Once we arrive at the first home, we go to the front door and knock a ‘courtesy knock’ to make sure the Seller is not home, or if they are, that we aren’t walking in on them unexpectedly. Ask any REALTOR® – seriously, ask any REALTOR® that has shown a significant number of homes about their walking in on a seller story, we all have one. Once that is confirmed, we will use a designated lockbox, with the key to the home inside the box, to gain access to the home. We then enter the house and begin your private tour. It’s important to note that we are actually in someone’s home, and it’s pertinent that we treat the home with the appropriate level of respect; the home is there to be viewed. In other words, don’t let your children play with toys, pound on the piano, etc… We are there to see the house, not to try out the owner’s stuff.
It’s important for you, the buyer, to communicate your thoughts about the home to your agent while you are on the tour. This is a key step for several reasons; we learn more about what you are looking for from what you don’t like about a house than what you do like. Learning what you dislike helps us hone in on what you really want.
Another reason to give input is that after we complete our showings, your REALTOR® will be bombarded with a stream of requests for feedback from the seller’s agents. The more input the agent receives, the more honest feedback they can provide, which is important for the sellers. This feedback helps them with pricing as well as staging, and it lets them know if there are issues outside of the things they’ve noticed that are keeping their house from selling.
Although it would be nice to find your ideal home on the first trip out, that is certainly not our expectation or experience. Each trip out to look at houses helps us narrow into the home that best suits your needs.We will continue this process until we find you a home in which you would like to make an offer.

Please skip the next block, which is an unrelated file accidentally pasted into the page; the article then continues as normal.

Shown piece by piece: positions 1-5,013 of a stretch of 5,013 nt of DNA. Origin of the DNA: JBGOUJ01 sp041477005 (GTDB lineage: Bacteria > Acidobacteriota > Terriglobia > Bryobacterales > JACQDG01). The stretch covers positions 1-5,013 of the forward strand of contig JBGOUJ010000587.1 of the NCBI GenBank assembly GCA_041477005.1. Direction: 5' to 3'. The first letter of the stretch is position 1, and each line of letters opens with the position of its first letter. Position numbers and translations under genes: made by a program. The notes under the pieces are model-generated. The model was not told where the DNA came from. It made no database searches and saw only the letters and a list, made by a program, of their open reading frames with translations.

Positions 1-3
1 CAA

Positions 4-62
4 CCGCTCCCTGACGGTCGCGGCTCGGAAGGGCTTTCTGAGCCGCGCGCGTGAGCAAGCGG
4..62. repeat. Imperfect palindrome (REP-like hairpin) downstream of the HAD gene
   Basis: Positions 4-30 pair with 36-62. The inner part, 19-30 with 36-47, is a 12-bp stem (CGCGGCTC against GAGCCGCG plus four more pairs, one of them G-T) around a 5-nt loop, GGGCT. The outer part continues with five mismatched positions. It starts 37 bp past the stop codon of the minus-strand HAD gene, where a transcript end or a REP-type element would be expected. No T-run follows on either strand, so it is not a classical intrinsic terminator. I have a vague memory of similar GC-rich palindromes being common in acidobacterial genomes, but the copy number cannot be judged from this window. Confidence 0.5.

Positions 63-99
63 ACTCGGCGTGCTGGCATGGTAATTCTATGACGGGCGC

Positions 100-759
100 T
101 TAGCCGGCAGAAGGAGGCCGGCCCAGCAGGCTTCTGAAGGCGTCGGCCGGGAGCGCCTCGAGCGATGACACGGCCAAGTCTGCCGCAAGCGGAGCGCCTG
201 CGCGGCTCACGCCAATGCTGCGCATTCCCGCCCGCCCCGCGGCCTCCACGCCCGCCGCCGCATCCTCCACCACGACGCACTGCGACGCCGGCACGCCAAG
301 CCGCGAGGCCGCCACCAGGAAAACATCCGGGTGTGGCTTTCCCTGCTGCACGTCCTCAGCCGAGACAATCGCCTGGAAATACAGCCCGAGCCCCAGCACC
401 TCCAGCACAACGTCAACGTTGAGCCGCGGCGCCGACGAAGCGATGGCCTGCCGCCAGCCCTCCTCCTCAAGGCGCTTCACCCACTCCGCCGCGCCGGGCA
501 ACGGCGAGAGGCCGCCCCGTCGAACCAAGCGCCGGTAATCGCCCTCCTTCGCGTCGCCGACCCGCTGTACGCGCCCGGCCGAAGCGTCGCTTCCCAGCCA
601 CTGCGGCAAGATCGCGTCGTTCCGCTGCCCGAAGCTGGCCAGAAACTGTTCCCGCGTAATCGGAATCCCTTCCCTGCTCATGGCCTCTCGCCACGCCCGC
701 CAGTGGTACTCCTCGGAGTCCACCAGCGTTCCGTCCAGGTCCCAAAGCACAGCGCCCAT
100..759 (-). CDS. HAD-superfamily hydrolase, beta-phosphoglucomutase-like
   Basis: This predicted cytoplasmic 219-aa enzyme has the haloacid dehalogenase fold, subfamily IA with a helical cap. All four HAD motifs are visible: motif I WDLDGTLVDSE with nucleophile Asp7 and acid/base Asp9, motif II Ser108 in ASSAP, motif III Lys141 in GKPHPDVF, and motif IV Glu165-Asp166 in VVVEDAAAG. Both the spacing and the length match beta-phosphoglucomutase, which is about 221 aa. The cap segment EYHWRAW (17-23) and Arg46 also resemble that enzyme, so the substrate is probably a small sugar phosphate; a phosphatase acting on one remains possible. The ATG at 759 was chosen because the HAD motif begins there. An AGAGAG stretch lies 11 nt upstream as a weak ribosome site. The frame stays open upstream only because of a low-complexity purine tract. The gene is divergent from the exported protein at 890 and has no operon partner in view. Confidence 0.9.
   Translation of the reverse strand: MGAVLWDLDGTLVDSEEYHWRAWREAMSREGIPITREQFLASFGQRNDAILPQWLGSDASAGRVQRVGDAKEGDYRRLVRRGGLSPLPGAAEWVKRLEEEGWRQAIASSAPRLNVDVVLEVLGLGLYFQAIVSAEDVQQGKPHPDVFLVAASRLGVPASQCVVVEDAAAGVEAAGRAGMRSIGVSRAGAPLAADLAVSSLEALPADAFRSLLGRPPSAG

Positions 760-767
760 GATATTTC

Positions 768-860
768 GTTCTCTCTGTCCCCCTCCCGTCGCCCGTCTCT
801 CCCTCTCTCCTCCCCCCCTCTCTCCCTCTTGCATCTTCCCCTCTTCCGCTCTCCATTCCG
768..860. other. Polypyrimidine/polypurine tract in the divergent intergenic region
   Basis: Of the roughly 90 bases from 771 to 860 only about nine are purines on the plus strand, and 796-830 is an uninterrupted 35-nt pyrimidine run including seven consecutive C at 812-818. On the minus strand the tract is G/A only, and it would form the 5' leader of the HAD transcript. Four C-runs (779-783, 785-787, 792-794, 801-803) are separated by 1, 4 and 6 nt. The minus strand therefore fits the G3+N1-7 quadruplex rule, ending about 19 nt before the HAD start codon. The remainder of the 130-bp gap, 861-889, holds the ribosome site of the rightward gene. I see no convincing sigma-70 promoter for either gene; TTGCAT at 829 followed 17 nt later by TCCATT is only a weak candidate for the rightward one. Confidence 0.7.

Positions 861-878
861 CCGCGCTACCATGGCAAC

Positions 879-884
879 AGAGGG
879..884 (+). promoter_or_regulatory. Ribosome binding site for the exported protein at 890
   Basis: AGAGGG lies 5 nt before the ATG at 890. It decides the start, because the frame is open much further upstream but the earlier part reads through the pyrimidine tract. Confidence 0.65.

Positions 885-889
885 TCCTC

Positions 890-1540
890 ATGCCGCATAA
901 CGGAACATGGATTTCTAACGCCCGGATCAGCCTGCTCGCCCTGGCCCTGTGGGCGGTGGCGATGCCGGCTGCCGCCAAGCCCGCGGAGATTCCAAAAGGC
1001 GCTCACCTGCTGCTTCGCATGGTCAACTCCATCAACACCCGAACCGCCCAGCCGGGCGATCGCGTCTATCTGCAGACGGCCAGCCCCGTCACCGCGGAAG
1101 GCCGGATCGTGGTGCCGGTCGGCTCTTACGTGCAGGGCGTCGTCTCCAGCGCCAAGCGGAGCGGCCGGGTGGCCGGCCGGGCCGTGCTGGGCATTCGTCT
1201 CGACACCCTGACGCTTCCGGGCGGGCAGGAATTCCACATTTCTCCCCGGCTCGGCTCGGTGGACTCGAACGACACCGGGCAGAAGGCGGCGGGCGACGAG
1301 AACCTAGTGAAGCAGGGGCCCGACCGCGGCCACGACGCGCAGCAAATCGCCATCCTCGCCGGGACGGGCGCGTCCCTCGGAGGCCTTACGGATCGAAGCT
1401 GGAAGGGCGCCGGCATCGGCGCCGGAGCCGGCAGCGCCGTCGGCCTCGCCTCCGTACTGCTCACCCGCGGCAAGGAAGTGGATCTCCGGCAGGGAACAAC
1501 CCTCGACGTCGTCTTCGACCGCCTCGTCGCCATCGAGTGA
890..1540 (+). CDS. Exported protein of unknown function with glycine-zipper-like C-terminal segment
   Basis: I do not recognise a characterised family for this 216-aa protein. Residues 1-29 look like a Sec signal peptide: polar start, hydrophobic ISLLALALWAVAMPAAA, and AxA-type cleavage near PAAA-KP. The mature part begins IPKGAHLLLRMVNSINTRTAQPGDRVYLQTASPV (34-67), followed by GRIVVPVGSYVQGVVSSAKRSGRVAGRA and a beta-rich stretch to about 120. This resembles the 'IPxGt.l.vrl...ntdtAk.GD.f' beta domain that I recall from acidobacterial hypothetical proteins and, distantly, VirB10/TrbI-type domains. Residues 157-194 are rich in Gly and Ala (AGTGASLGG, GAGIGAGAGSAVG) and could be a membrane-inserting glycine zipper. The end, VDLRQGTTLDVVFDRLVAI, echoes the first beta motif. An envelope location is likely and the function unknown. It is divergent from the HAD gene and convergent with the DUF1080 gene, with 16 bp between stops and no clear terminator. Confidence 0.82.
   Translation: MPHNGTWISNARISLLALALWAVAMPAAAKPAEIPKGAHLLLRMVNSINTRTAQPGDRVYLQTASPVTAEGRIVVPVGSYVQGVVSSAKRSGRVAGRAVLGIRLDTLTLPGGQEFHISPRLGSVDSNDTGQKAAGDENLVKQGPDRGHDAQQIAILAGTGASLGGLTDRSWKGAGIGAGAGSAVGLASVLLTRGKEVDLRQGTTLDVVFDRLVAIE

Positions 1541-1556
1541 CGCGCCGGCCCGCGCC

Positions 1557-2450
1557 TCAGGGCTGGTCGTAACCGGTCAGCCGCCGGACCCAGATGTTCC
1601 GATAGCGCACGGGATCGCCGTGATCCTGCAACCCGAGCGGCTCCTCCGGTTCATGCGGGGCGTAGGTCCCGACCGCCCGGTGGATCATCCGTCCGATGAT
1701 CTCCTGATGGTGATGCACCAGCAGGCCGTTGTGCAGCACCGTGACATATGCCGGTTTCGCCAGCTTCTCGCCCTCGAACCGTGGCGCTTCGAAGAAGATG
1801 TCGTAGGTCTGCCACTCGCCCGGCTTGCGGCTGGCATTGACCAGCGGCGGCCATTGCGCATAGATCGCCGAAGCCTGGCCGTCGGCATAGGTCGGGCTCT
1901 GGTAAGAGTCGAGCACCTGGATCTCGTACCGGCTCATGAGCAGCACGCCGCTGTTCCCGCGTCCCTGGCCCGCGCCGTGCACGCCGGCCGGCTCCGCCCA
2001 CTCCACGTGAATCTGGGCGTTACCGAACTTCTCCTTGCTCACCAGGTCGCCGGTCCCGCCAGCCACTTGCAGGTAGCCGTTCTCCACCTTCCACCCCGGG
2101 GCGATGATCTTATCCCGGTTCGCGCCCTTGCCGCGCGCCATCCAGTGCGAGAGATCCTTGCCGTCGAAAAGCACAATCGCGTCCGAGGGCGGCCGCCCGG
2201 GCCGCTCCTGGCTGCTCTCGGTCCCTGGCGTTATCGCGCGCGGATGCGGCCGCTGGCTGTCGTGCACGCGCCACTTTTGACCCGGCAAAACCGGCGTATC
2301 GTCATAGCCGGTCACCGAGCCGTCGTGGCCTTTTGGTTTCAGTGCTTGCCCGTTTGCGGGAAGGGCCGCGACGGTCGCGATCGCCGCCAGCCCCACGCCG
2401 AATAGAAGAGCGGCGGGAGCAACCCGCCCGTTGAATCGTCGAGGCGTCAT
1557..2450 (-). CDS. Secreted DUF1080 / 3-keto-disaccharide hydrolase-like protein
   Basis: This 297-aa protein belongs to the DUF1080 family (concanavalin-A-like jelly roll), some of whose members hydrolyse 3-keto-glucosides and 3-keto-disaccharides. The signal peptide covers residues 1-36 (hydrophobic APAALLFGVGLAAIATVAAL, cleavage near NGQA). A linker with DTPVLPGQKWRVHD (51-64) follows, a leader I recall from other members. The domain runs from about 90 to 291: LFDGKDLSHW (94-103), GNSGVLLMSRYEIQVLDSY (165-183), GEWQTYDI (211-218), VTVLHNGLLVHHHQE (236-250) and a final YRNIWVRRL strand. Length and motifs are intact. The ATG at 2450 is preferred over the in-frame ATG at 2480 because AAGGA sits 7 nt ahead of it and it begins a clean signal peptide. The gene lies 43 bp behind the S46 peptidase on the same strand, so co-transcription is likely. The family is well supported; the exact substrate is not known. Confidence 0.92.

Giving Feedback After The Showing
After any showing, the listing agent will request both your feedback as the Buyer and our feedback as the real estate professional. This feedback is vital to the Seller and to the current real estate market, as it allows the Seller to make changes to the home itself, or adjust the list price of the home to one in which the current market supports. Typically we will ask your opinion of the home, whether it’s positive or negative, as we are leaving. Positive feedback could indicate a potential interest in the home, and negative feedback will allow the Seller to make any changes to the home or price of the home to help it sell to another Buyer. This feedback also has the potential to open up a dialogue with the seller’s agent. For example, let’s say you do have an interest in a home but hesitate given its price in conjunction with the improvements you’d have to make. That kind of feedback sometimes elicits a response from the seller to “Make an offer.” As you can see, giving honest feedback is important. The more transparent you are with your agent, the better we can do to meet your expectations.
It’s fitting to think about showings like an iceberg. The small part the public sees is fun and interesting. The larger part they don’t see is time-consuming, laborious and methodical. Having said that, the difficult part of showing properties is usually overshadowed by the satisfaction we find in helping good people find great homes.
Lynn Pineda wrote a great article entitled, 8 Things a REALTOR® Does Behind Your Back? This is a great read.